The rise of startup cultures is probably the most defining moment of this century’s business climate. With a helping hand from the internet, today’s corporate environment opens the door to anyone with the right idea and enough drive to make things happen – pretty exciting stuff.
Sure, those early years can be pretty stressful, especially if you’re working with a shoestring budget or trying to secure those vital funds. At least you don’t have to worry about spending big on a website, though. Here are the best WordPress themes for new startups to give you an instant online presence without breaking the bank.
Startit is a versatile theme that comes with preset options for a wide range of startup businesses. As you’ll often find, there’s an emphasis on designs for tech startups but they give you a sleek template that can be used for promoting premium products and services in any industry.
There’s plenty of functionality here too with an online shop, product landing pages, a coming soon template and a bundle of custom options.
Palo Alto takes the form of a template designed to sell innovative watch designs. The end result is a theme ideal for any kind of wearable tech with strong fashion appeal. Anything from watches to headphones and whatever new trends for wearable gadgets you can dream – they’re all in good hands. And it’s a market that’s only going to grow over the coming years.
Quark comes in with a WordPress theme ready to present your mobile application to the world. The design is pretty conventional in this case, taking a step back so the attention falls squarely on your app. It’s essentially a landing page template with the option of adding more pages as needed. Expect plenty of calls to action, product benefits, spaces for explainer videos and screenshots of your mobile app at its best.
Kingdom takes us back to the eCommerce side of things and it’s a great design in two key ways. The minimal motif and image-heavy layout make it ideal for showcasing products that look as good as they function. Besides that, it’s also an incredibly versatile theme stylistically. High-end tech products, cosmetics, contemporary furniture and countless other product types fit seamlessly into this theme.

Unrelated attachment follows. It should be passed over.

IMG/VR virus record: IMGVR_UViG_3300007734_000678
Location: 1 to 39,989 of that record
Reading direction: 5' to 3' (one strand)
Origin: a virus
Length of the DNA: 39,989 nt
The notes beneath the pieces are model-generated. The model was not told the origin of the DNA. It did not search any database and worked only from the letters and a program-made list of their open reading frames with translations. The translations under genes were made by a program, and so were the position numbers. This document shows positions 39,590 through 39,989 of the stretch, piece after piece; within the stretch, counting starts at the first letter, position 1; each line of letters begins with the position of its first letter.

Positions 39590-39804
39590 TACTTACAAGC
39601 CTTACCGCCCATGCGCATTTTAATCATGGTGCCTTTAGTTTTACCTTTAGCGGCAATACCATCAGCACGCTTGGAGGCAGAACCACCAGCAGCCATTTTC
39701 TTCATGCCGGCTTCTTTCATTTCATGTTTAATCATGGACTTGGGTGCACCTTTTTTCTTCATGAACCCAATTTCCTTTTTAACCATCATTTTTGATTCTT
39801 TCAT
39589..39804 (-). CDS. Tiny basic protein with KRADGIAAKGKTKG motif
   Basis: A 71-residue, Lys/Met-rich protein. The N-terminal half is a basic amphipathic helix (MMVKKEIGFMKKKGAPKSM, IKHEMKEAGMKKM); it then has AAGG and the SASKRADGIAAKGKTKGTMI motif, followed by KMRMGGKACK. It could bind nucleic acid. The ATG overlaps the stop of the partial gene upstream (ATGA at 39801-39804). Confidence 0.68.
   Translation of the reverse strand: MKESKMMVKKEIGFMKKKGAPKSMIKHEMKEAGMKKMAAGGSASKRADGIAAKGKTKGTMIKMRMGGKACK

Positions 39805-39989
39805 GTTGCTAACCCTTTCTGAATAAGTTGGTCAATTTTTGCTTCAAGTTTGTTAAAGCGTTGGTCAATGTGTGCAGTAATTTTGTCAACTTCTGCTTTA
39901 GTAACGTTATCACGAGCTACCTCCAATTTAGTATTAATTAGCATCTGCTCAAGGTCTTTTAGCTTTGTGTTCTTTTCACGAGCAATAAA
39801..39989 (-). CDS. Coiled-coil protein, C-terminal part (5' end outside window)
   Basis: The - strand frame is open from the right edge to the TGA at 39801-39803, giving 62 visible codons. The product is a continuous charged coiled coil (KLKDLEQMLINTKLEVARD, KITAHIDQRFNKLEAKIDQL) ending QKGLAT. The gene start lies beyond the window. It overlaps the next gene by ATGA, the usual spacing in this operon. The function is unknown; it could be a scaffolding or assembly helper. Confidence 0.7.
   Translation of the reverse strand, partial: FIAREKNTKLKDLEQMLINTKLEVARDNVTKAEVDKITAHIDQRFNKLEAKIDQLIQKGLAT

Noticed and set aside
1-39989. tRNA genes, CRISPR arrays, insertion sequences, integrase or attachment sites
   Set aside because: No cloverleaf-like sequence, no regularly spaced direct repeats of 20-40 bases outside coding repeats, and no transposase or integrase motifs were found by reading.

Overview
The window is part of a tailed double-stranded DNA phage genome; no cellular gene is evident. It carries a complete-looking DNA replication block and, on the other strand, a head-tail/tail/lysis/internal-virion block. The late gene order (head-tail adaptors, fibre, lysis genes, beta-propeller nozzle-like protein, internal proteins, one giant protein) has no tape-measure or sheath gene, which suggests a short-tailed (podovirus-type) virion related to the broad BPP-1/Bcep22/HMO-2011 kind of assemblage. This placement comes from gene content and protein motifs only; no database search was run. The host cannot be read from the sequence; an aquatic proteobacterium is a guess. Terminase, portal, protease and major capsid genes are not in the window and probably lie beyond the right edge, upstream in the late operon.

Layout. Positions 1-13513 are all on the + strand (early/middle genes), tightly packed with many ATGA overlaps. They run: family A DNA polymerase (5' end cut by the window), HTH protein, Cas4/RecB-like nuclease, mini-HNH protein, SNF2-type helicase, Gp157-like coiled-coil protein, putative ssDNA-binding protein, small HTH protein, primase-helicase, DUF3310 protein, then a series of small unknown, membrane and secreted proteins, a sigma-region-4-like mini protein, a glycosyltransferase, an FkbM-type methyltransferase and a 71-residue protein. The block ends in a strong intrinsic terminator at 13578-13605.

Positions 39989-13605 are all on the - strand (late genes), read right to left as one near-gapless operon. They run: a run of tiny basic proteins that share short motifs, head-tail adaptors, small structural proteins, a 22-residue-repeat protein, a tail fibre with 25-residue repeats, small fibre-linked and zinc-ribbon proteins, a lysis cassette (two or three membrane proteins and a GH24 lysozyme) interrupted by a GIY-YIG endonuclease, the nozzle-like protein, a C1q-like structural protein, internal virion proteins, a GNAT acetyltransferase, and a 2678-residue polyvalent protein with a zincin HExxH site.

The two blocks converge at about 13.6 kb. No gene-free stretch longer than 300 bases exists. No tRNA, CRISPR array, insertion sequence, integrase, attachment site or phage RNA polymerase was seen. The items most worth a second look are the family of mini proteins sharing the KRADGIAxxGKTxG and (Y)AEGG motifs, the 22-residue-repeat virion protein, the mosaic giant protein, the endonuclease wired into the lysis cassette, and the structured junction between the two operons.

Maker is another theme that takes the minimal approach but it swaps that premium feel for something a little less exclusive. The theme comes packed with styles designed specifically for tech, food and literature products but the minimal designs make each of them pretty flexible. Stylistically, they’re more suited to products in the budget-to-mid price range – a notch down from the premium styles we’ve looked at so far.
Crown is another template designed for mobile apps but it also comes packed with features for other software as a service (SaaS) firms. Like most of the themes on this list, you get a drag and drop interface, allowing you to customise your theme without writing a single line of code. One of the standout features of Crown is the subscription plans module, allowing you to sell software products for a monthly fee.
Another theme packing a monthly subscription module is Nimble. This theme focuses more on the SaaS methodolody, which you’ll see by a heavier emphasis on its blog page for promoting content about your services.
Startup models itself as an eCommerce theme for brands with a small collection of products. It comes with preset templates for tech, clothing, art and home products – each with subtle changes to suit its product category.
Rocker is a versatile theme comes with a generous range of presents to suit different startup niches. That flexibility means some of the design elements are a little bit generic – the mobile navigation and hero sections being two offenders. But there are song design elements in there too, like the product display boxes, full-width calls to action and portfolio carousels.
Between the themes we’ve looked at today, you should have a good range of templates for just about any startup – whether it’s your own or your client’s. There are also countless business, agency and corporate themes for the more service orientated startups as well. All of which makes WordPress a pretty damn good option in those early years as a startup, when there’s often more money going out than coming in.